• Keep your body running on nutritious energy from less-processed foods
  • Learn to respect the biological signals your body gives you that you’re hungry
  • Avoid triggers that lead to impulsive overeating

Know that when you let yourself become extremely hungry, you set yourself up for failure. Every dieter knows the moment when the intentions of moderate, conscious eating lose out to impulses and cravings. Try to prevent those moments by keeping your body well-fed.

3. Make peace with food

  • Give yourself unconditional permission to eat
  • Remove the intensity of cravings by not making any foods “off-limits”

If you deny yourself a certain food for a long time, your feelings of deprivation will build. Eventually you’ll indulge — likely with more intensity than you would have if you’d just eaten some of that food all along. Overwhelming guilt follows, and a pattern begins.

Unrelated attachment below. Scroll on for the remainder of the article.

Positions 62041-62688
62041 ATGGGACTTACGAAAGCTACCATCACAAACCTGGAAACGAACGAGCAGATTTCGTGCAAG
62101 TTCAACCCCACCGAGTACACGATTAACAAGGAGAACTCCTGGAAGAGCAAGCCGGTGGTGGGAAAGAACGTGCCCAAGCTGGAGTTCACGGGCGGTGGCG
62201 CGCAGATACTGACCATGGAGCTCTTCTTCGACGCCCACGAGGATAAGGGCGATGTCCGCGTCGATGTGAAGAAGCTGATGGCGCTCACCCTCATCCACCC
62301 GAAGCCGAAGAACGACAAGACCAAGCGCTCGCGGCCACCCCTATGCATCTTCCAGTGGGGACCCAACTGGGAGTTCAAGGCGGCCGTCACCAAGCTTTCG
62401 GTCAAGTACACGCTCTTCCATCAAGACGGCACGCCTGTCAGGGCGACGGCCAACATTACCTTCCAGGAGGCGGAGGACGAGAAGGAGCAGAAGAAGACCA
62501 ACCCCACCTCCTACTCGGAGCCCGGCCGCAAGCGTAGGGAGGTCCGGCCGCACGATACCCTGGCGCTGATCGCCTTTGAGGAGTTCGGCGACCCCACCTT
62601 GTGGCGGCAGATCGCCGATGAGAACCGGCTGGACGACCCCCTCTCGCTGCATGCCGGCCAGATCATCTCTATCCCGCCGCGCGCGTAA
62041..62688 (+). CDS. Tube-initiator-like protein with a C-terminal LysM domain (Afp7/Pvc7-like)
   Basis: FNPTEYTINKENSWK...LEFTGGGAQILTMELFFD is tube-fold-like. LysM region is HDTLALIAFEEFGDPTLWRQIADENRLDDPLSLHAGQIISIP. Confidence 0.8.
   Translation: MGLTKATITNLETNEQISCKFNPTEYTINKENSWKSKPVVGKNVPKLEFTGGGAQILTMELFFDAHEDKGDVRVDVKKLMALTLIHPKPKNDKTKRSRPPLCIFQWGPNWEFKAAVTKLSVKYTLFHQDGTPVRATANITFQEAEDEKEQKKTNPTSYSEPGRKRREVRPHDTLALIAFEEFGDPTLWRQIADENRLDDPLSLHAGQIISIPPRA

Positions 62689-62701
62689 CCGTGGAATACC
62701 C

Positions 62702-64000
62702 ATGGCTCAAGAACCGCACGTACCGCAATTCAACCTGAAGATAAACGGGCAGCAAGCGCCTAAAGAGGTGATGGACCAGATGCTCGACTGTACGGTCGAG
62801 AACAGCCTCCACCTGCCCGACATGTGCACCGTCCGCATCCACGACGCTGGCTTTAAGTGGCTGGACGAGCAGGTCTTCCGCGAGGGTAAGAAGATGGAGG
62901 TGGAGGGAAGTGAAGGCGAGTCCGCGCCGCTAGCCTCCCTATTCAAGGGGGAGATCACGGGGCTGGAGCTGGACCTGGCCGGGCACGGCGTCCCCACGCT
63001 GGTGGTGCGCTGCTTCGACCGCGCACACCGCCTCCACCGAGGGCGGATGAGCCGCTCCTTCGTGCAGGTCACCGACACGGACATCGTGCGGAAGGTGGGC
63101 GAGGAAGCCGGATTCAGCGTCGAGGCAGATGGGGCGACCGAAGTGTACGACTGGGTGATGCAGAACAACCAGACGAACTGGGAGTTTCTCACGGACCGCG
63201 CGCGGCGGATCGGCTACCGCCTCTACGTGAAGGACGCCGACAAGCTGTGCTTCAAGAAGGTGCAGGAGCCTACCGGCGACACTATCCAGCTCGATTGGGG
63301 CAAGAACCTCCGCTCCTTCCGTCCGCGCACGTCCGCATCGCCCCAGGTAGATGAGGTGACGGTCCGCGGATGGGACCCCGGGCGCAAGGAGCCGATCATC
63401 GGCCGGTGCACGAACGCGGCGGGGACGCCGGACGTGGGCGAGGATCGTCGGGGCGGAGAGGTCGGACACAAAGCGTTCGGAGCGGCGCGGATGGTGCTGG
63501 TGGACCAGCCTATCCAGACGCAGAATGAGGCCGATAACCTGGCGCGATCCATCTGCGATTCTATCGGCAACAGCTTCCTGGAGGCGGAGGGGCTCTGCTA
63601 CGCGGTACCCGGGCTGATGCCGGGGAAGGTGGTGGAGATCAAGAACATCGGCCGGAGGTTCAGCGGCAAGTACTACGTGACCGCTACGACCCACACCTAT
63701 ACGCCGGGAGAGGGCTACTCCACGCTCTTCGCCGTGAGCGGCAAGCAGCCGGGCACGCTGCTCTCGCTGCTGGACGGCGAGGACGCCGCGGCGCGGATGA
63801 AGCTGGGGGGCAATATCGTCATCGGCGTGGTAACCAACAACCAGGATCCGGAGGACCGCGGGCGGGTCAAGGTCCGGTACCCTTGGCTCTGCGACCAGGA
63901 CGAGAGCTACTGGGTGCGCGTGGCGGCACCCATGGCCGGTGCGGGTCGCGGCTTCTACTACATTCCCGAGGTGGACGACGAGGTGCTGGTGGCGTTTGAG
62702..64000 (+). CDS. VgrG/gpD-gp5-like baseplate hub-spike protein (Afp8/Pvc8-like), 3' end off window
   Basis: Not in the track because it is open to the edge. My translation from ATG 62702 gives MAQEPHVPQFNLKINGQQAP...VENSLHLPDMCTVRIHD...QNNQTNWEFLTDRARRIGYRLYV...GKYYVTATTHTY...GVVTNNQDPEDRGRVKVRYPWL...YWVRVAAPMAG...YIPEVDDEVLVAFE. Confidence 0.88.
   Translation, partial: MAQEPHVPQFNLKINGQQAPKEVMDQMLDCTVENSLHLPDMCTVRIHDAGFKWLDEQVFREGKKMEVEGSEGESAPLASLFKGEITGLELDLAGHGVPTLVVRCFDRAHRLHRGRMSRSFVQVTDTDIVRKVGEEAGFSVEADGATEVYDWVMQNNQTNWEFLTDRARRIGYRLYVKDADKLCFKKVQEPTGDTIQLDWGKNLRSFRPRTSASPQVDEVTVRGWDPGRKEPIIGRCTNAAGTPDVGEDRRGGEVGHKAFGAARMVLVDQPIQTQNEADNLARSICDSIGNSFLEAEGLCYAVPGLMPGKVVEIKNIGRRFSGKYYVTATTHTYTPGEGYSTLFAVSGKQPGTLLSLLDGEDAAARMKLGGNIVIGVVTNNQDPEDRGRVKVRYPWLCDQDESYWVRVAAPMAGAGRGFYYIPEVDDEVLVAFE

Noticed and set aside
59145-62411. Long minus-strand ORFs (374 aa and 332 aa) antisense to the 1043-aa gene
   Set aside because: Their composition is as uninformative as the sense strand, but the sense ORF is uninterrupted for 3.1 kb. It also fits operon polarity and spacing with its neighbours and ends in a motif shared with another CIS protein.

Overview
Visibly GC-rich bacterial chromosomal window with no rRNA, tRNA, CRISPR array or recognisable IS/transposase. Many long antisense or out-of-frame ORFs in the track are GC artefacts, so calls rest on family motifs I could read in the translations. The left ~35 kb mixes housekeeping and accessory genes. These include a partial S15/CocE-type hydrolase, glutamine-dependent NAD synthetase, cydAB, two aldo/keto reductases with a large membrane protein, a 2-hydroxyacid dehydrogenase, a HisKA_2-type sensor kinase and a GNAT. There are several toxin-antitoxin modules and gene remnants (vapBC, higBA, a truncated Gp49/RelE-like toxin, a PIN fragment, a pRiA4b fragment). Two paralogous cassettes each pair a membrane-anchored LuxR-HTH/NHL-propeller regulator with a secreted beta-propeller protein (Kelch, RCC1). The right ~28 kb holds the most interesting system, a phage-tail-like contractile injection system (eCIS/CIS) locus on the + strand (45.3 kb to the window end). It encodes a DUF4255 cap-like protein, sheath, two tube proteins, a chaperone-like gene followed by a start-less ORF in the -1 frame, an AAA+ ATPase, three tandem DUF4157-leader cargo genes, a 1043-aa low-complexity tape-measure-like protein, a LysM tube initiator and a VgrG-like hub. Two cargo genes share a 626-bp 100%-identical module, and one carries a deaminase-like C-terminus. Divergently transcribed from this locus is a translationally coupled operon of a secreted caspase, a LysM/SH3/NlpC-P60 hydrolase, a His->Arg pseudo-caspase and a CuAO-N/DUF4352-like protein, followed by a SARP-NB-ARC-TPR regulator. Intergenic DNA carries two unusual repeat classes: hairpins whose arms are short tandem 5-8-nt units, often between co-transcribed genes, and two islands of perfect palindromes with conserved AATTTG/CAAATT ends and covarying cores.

4. Challenge the “food police”

  • Stop labeling yourself as “good” for eating fewer calories and “bad” for indulging
  • Realize that the rules dieting creates are unreasonable and unsustainable
  • Know that these rules are deeply embedded in your mind, and it will take time to stop yourself from automatically applying them

5. Respect fullness

  • Pay attention to the signs your body gives you that you’re no longer hungry
  • Pause mid-meal and ask yourself if the food still tastes good
  • Gauge your fullness and learn to recognize and appreciate the feeling of being comfortably full

6. Discover satisfaction

  • Rediscover pleasure as a goal of healthy living
  • Notice how, when you eat what you really want, you empower yourself to use pleasure as a tool to help you decide when you’re satisfied

7. Honor feelings without food

  • Accept that anxiety, sadness, boredom or rage are emotions we all experiencethroughout life, and food probably won’t fix any of them
  • Recognize the fact that once your emotional eating is over, your emotions will remain

Know that overindulging is, at best, a short-term distraction and, at worst, a source of further guilt and anxiety.